Implementing Table Controllers

The central component for providing a table endpoint on the Azure App Service side of things occurs in your backend project. You must implement a Table Controller. This is a specialized version of an ApiController that has some similarities with an ODataController. However, it has its own base class and the Azure Mobile Apps SDK simplifies the process of making them.

Implementing Code First Migrations

Before we can get started with adding another table controller, we have to deal with modifications to our database schema. The default code for Azure Mobile Apps will deploy the configured schema only if the database is empty. If the database is not empty, you have to do extra work. This extra work involves updating the schema of your database.

There are two methods of doing this. The first we will consider is Code First Migrations. With code first migrations, we construct a code file whenever we need to change the database. Don't worry - it's done for us. Later on, we will consider Database First. With database first, we adjust the database schema manually, then write C# models to reflect that change.

Nothing causes more headaches in an Azure Mobile Apps backend than code-first migrations. A code-first migration is simply a set of configuration commands that updates the database to support the new database model. If you try to publish this application, you will see an InvalidOperationException and your service will likely crash. If you manage to trap the error, it will say The model backing the 'MobileServiceContext' context has changed since the database was created. Consider using Code First Migrations to update the database. That's fairly specific and is common to all applications based on Entity Framework that use code-first models.

Tip

There is an alternative here called Database First Models. In this alternative, you create the database first then create the models to match. However, Azure Mobile Apps requires specific configuration of mobile tables that you will need to take care of. See the section on using existing SQL tables later on for details.

The first step is to enable migrations. Go to View -> Other Windows -> Package Manager Console. This window will generally appear in the same place as your Output and Error List windows at the bottom of the screen. Type enable-migrations in it:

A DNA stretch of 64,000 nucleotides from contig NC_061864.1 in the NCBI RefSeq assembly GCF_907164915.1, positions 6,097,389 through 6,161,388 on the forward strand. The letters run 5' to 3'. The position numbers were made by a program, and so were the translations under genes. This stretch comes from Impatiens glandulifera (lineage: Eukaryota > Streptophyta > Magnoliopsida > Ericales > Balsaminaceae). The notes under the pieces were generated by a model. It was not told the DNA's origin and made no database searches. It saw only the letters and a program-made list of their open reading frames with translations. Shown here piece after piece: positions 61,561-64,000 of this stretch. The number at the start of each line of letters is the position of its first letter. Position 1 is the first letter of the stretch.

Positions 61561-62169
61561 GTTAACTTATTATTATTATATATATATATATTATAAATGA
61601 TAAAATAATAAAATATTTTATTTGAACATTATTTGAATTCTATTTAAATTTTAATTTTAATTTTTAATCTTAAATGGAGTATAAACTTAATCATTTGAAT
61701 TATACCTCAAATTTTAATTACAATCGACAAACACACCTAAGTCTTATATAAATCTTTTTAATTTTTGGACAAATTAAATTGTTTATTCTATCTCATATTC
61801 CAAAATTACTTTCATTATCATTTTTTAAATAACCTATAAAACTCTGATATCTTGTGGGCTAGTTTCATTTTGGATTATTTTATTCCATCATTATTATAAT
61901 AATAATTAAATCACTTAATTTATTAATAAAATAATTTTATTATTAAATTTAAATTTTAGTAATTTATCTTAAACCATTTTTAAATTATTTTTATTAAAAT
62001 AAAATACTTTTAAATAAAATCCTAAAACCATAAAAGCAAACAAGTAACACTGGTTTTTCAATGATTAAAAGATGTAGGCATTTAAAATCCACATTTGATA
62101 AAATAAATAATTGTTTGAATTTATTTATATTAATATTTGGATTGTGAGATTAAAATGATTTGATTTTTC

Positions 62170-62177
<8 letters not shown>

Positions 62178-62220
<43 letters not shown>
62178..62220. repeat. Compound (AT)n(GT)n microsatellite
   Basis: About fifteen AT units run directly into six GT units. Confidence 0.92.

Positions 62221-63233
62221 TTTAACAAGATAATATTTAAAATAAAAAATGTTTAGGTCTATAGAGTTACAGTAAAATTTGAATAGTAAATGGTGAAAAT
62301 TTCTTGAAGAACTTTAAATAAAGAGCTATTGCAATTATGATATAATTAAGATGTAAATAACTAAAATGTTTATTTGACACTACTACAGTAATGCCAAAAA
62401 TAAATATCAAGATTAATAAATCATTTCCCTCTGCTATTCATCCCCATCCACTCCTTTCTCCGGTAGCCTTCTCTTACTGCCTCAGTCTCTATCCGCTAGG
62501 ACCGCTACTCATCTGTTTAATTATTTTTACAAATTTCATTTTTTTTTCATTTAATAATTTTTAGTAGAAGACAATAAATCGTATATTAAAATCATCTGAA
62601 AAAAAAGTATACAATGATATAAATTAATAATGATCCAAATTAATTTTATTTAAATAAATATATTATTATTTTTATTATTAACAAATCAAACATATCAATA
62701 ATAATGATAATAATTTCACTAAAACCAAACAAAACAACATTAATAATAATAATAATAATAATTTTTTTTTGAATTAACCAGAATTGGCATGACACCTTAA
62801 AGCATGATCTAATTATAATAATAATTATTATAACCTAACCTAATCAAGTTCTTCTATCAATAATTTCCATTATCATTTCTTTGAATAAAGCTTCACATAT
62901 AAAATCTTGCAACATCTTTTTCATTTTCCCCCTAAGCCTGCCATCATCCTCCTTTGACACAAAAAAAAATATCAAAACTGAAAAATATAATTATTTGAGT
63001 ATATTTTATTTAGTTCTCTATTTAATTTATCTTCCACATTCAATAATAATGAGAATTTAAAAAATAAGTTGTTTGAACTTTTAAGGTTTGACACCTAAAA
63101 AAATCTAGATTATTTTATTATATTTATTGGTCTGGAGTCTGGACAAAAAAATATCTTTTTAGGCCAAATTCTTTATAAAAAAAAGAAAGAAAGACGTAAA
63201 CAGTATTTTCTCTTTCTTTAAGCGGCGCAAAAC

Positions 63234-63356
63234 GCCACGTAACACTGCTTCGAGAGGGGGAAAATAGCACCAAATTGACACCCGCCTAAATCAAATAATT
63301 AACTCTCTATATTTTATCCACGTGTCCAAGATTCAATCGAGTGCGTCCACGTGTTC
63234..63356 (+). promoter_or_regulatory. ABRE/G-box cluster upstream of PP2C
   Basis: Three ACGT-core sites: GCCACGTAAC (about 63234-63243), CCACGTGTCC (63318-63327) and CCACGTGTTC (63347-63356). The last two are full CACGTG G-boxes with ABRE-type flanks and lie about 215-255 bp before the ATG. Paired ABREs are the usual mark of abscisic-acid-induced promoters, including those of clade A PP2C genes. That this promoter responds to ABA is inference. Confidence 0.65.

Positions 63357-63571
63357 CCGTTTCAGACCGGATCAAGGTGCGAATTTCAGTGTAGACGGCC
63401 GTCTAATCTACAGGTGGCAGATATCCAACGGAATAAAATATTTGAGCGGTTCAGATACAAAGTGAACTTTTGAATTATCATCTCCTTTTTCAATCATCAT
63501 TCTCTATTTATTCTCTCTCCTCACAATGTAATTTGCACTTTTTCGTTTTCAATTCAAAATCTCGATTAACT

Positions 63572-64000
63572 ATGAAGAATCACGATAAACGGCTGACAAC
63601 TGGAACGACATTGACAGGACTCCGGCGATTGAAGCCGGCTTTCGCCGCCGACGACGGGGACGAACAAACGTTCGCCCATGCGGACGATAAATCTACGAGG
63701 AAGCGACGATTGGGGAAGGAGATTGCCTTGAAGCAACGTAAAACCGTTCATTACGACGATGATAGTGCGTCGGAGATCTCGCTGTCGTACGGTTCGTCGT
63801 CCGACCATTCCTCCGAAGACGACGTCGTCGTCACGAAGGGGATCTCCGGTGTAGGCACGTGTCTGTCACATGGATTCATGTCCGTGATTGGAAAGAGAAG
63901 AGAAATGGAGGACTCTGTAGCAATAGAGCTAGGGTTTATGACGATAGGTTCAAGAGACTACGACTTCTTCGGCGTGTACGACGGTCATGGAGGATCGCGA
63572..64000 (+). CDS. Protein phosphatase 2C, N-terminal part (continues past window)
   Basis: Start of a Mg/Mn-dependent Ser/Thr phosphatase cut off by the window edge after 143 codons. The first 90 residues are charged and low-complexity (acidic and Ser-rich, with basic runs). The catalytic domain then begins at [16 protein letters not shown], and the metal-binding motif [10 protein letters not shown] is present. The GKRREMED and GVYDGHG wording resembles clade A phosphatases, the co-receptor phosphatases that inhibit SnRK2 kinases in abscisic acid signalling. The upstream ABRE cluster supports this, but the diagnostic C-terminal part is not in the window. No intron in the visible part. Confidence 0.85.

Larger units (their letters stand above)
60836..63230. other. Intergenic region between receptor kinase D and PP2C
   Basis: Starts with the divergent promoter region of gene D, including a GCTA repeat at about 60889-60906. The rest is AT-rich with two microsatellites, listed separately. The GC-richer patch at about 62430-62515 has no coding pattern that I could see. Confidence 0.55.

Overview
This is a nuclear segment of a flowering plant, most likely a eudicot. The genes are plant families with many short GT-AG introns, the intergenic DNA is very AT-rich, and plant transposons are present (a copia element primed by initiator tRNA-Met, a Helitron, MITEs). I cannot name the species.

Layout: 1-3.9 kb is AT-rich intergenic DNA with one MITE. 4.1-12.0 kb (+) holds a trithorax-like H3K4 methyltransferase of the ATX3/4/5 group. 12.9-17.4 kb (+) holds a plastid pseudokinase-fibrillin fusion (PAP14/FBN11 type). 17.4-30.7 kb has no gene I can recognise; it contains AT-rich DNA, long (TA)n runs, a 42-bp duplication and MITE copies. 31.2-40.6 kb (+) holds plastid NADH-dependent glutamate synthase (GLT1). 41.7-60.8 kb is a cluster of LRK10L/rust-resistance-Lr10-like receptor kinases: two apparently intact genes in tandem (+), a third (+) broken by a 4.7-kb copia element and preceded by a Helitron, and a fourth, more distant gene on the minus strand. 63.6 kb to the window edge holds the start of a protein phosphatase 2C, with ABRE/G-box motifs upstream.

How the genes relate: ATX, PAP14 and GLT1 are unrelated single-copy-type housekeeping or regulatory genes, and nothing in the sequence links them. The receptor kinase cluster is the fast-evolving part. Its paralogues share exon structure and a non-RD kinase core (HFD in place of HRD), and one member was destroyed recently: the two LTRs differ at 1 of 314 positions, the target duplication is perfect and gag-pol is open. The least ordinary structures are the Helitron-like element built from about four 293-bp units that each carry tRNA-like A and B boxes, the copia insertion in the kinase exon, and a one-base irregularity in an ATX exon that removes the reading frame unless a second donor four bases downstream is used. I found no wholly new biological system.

Check out the Migrations folder that has just been created to hold the code-first migrations. An initial Configuration.cs object will be added to this folder that describes the basic configuration. We also need to create an Initial migration that represents the current state of the database. We can do this with the command add-migration Initial.

Tip

If you have multiple projects in your solution, you may need to add -Project _projectname_. For example, add-migration -project Chapter3 Initial. This applies to all the migration commands you execute in the Package Manager Console.

The initial migration creates a few files in the Migrations folder that represent the current state of affairs for the database. These easily recognized by a combination of the current date and the name of the migration. Code First Migrations can be applied manually or automatically. I personally prefer the automatic method. To implement automated Code First Migrations, edit the App_Start\Startup.MobileApp.cs file:

public static void ConfigureMobileApp(IAppBuilder app)
{
    var httpConfig = new HttpConfiguration();
    var mobileConfig = new MobileAppConfiguration();

    mobileConfig
        .AddTablesWithEntityFramework()
        .ApplyTo(httpConfig);

    // Automatic Code First Migrations
    var migrator = new DbMigrator(new Migrations.Configuration());
    migrator.Update();

    app.UseWebApi(httpConfig);
}